By Justin Golec
Three highly congested intersections in Baltimore County may see improvements over the next five to 10 years so that they can better handle the large number of vehicles that pass through them each day, according to a discussion during a Planning Board meeting Thursday night.
Stephen Weber, a representative of the county Department of Public Works, said his agency has proposed downgrading the intersections of Pulaski Highway and 66th Street as well as Baltimore National Pike and North Rolling Road from a “D” to an “F,” or failing, designation.
In addition, he said the department wants to downgrade the intersection of Pulaski Highway and Ebenezer Road from a “D” to an “E” designation.
The downgrades, Weber said, will have no immediate effect on the drivers that travel through these intersections outside of worsening traffic. However, he said businesses and residents who live along roads with “E” and “F” designations are unable to secure building permits for office or residential expansions.
The three downgraded intersections are part of a new “transportation service map” designed by the public works department and presented to the Planning Board for review before it eventually goes before the County Council.
Weber said the three roadways fall on state highways. This means the county will collaborate with the state in trying to eventually upgrade the intersections but that the state would likely pay the bulk of the cost for the improvements.
“The state is really in the driver’s seat when it comes to planning these projects,” Weber said. “They usually take control at some point.”
Weber said residents should not expect the upgrades any time soon.
“These intersections and their changes are not going to be a fast process,” Weber said. “We try to look for less expensive alternatives and interim improvements first, which will at least get that ‘F’ designation back up to a ‘D.’”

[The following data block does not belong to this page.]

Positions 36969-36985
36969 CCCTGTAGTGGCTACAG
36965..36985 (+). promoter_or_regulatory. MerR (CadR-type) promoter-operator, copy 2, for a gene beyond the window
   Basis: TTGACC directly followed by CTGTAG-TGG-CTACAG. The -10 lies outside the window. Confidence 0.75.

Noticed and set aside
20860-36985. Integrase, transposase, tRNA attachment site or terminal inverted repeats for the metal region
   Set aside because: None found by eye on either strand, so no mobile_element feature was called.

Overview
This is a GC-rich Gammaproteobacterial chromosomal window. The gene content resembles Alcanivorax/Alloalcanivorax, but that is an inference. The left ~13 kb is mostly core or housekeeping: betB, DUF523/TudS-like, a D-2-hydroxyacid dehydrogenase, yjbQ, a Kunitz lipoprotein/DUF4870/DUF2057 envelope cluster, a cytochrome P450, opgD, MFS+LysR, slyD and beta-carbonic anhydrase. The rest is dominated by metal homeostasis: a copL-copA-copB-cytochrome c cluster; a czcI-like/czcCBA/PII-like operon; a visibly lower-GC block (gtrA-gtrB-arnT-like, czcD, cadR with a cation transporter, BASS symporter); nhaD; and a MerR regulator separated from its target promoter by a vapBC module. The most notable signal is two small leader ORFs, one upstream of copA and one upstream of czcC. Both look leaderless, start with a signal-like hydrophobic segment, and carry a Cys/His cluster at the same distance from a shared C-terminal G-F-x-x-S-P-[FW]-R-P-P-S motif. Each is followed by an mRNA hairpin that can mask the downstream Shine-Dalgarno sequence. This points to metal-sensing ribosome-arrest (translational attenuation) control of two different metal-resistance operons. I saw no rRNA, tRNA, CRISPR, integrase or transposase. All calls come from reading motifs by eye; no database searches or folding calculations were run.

The volume of traffic each intersection sees is a factor when giving out designations. Baltimore National Pike and North Rolling Road averages 64,000 vehicles per day, while Pulaski Highway and 66th Street averages 48,000 vehicles, Weber said. The Pulaski Highway-Ebenezer Road intersection has the least amount of traffic with 46,000 vehicles per day.
Paul G. Miller, the vice chairman of the Planning Board, expressed skepticism when discussing intersections that have earned failing designations in the past. He said that more intersections needed to be downgraded on the new map, including one located near his workplace.
“I have an office in Greenspring Station and the intersection is absolutely fatal,” Miller said. “I don’t know what the state or the county could possibly do to solve that problem in any meaningful way.”
Weber said the public works department studies intersections throughout the year. This entails observing an intersection for two hours in the morning, afternoon and night for a four-day period. This is usually done during the fall and spring when traffic and weather conditions are more ideal, he said.
Weber said the most important factor in determining an intersection’s designation is how often the final car in a line of vehicles makes a green light.
“An ‘F’ means that during that worst hour, 85 to 100 percent of the time not all cars are making it through that light,” Weber said. “An ‘E’ represents 70 to 84 percent and a ‘D’ is 30 percent to less than 70.”
Once the updated revisions are accepted by the Planning Board, the maps are sent to the County Council for final approval, which takes place in April. The new transportation service map is expected to go into effect in May 2015.